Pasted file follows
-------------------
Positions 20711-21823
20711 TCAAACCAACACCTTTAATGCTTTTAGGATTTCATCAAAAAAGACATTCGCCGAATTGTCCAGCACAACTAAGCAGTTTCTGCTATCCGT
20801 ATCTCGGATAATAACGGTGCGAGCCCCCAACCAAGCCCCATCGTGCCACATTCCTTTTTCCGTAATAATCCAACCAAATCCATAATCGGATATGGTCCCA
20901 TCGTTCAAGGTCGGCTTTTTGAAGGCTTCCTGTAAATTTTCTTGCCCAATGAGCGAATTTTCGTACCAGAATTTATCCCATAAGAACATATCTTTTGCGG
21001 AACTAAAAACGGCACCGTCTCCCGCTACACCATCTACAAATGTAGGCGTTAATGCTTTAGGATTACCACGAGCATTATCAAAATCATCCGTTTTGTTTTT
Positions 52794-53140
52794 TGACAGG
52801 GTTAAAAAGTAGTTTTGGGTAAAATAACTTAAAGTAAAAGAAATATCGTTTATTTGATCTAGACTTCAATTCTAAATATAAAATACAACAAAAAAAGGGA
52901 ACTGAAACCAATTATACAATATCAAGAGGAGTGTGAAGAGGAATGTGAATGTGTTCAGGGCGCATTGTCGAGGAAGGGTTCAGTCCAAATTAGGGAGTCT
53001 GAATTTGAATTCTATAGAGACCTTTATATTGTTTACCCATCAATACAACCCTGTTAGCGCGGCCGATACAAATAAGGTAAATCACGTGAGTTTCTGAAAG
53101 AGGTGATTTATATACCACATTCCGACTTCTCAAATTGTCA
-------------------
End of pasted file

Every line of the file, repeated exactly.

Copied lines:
Positions 20711-21823
20711 TCAAACCAACACCTTTAATGCTTTTAGGATTTCATCAAAAAAGACATTCGCCGAATTGTCCAGCACAACTAAGCAGTTTCTGCTATCCGT
20801 ATCTCGGATAATAACGGTGCGAGCCCCCAACCAAGCCCCATCGTGCCACATTCCTTTTTCCGTAATAATCCAACCAAATCCATAATCGGATATGGTCCCA
20901 TCGTTCAAGGTCGGCTTTTTGAAGGCTTCCTGTAAATTTTCTTGCCCAATGAGCGAATTTTCGTACCAGAATTTATCCCATAAGAACATATCTTTTGCGG
21001 AACTAAAAACGGCACCGTCTCCCGCTACACCATCTACAAATGTAGGCGTTAATGCTTTAGGATTACCACGAGCATTATCAAAATCATCCGTTTTGTTTTT
Positions 52794-53140
52794 TGACAGG
52801 GTTAAAAAGTAGTTTTGGGTAAAATAACTTAAAGTAAAAGAAATATCGTTTATTTGATCTAGACTTCAATTCTAAATATAAAATACAACAAAAAAAGGGA
52901 ACTGAAACCAATTATACAATATCAAGAGGAGTGTGAAGAGGAATGTGAATGTGTTCAGGGCGCATTGTCGAGGAAGGGTTCAGTCCAAATTAGGGAGTCT
53001 GAATTTGAATTCTATAGAGACCTTTATATTGTTTACCCATCAATACAACCCTGTTAGCGCGGCCGATACAAATAAGGTAAATCACGTGAGTTTCTGAAAG
53101 AGGTGATTTATATACCACATTCCGACTTCTCAAATTGTCA